There are many occasions where readers don’t care about historical accuracy. Traditional fantasy stories take place in a semi-medieval period with no clear beginning or end, romance tales tend to soften historical attitudes to create protagonists we can actually root for, and subgenres like steampunk thrive on injecting a little novelty into real history.
If that’s what you’re writing, your research can stop at the general historical ‘vibe.’ If, however, you’re writing something where historical accuracy is part of the appeal – historical fiction, period fiction, creative nonfiction or even alternate history fiction – then you need to go further.
This is where anachronisms come into play. An anachronism, put simply, is a thing depicted in the wrong time period. A car in the Jurassic era; an escape scene that takes place in the tunnels under Paris before those tunnels were built; or teens texting each other in a 1960s high school.
So, do these tiny details really matter and, if so, how can you make sure you get them right? Today’s article will answer these questions by talking about reader trust, the power of imagination, and the importance of careful research. We’ll also look at some tips for banishing anachronisms from your writing, no matter your time period.
The details matter because they help readers suspend disbelief
Stories are powerful, they are how humans have grappled with the world and talked about deeper truths for as long as we’ve had language, but our willingness to suspend disbelief and engage in a story is still dependent upon what that story can deliver and its ability to create a believable world.
Readers, knowing that fiction is contrived, are willing to suspend disbelief for the sake of the story and the feeling of being entertained. Maintaining a reader’s choice to believe requires a coherent setting, interesting plot, and believable characters. When these elements are in sync, readers are willing to let fiction feel real, even when they know it’s not. It’s almost as if they’ve entered into a trance in which unreal things feel real.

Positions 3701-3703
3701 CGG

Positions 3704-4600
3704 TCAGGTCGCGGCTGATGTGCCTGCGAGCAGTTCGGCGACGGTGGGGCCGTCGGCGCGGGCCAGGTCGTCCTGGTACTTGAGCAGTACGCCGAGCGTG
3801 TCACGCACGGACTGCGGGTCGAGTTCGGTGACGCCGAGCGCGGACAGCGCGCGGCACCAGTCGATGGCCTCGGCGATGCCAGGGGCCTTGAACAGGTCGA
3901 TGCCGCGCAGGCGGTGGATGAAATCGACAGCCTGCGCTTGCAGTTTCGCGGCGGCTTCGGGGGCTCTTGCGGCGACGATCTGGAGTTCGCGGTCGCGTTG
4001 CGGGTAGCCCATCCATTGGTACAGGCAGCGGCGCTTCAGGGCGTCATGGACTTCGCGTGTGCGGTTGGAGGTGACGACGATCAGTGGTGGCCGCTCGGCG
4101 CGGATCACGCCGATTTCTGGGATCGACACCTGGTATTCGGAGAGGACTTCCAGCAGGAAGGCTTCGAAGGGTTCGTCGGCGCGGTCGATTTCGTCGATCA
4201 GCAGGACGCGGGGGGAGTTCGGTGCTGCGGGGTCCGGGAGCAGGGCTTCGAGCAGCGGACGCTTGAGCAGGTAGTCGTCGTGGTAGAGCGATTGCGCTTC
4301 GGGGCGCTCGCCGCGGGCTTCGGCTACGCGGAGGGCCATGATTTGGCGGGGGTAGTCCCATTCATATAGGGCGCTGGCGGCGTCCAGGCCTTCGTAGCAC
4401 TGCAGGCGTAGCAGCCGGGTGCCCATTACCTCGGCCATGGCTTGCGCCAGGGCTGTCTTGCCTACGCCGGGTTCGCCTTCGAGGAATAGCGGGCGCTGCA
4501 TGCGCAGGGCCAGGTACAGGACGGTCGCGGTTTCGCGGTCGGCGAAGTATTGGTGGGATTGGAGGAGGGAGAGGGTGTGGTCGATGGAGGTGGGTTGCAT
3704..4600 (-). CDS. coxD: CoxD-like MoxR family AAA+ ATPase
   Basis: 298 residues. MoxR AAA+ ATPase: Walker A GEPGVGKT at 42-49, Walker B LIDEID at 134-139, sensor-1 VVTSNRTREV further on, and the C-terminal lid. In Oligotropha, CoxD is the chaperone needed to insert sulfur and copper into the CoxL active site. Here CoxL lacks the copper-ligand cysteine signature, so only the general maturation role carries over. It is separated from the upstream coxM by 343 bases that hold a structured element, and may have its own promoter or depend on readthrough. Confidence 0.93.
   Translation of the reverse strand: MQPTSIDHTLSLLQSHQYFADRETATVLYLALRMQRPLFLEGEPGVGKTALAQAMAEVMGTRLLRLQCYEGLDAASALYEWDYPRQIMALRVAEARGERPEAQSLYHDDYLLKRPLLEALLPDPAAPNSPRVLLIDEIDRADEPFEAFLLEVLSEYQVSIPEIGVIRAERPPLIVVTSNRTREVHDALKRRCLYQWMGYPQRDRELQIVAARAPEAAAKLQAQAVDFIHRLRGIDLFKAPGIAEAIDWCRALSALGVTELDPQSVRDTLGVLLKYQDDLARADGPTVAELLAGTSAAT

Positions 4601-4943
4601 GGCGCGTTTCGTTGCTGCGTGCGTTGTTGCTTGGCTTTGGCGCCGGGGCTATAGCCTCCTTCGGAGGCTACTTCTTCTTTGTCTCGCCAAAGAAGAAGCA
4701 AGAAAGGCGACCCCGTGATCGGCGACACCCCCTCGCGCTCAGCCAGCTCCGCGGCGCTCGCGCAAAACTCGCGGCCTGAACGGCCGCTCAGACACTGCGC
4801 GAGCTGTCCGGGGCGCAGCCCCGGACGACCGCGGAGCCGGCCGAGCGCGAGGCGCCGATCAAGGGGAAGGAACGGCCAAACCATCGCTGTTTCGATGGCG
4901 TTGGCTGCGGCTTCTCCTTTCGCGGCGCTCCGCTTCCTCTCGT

Anachronisms break the trance. Civil War era bacon wasn’t wrapped in cellophane. People didn’t visit serve-yourself frozen yogurt shops in 2005. Inaccurate details inadvertently ask readers to believe something that it’s unreasonable to believe. They lose their willingness to suspend disbelief, and they are no longer engaged in the story.
The details matter because readers trust you
Think about the process of getting lost in a good book. You hand yourself over to the author and, once you know that you’re in good hands, you let yourself be swept along by the story, allowing the writer to do a little of your thinking for you.
By this, I mean that you’re not constantly asking, “Would that character really do/say that? Is that really the logical decision? Is what just happened believable?” Having developed some trust in the author, you accept that they’re telling a reasonable story unless something explicitly unreasonable comes along, and then the trust is broken.
Consider if C.S. Lewis had written Susan’s infamously anachronistic movie line, the one that had Narnia fans ready to storm Disney in protest: ‘You might need to call me again.’ Moviegoers tend to be more forgiving, since visual effects are so enthralling and because movies represent a smaller time investment than books, but put that quote in a book and watch readers act as if they’ve been betrayed – because they have.
Up until then, readers trusted that you, the author, were writing a realistic depiction of children living in that time period going through those experiences. When it turns out that you haven’t actually put in the effort, they suddenly start to wonder what other silly details they accepted as fact. Even if it was an honest mistake, the reader is still left feeling foolish. In this way, breaking trust can be even more harmful than breaking suspension of disbelief, since the reader doesn’t just distrust whatever you say next, they distrust what you’ve already told them.
Deciding which anachronisms kill and which you can let slide
Most successful authors are pretty perfectionist. If a newspaper ceased publication in 1967, they’re not going to have a character pick up a copy from a newsstand in 1968. They know what year the last Oldsmobile was manufactured, and they know when kids started – and stopped – saying ‘beep me.’ They know when Brahms lived and died and that Wagner was his arch-rival. They won’t sell frozen peas until 1920, when such a world-changing novelty made its debut.
Does that mean if you don’t track down and neutralize every mistake like you’re on a military operation that your book can’t possibly be successful? Not necessarily. Some books go viral without even checking for proper grammar first (cough, cough, The Shack). A Gentleman in Moscow was very successful (and delightful) despite mentioning ‘baby carrots’ well before their time.
While trust and suspension of disbelief are at risk around anachronisms, the contract you make with your reader will always be subtly different. Most historical fiction tweaks language a little to make characters more comprehensible to a modern audience, and there are many circumstances in which even the stuffiest readers won’t care about details that they consider beside the point of your story.
Your job as an author isn’t to do so much research that every aspect of your setting, characters, and plot is historically accurate. No, your job is to decide where accuracy matters and where it doesn’t.
Making the call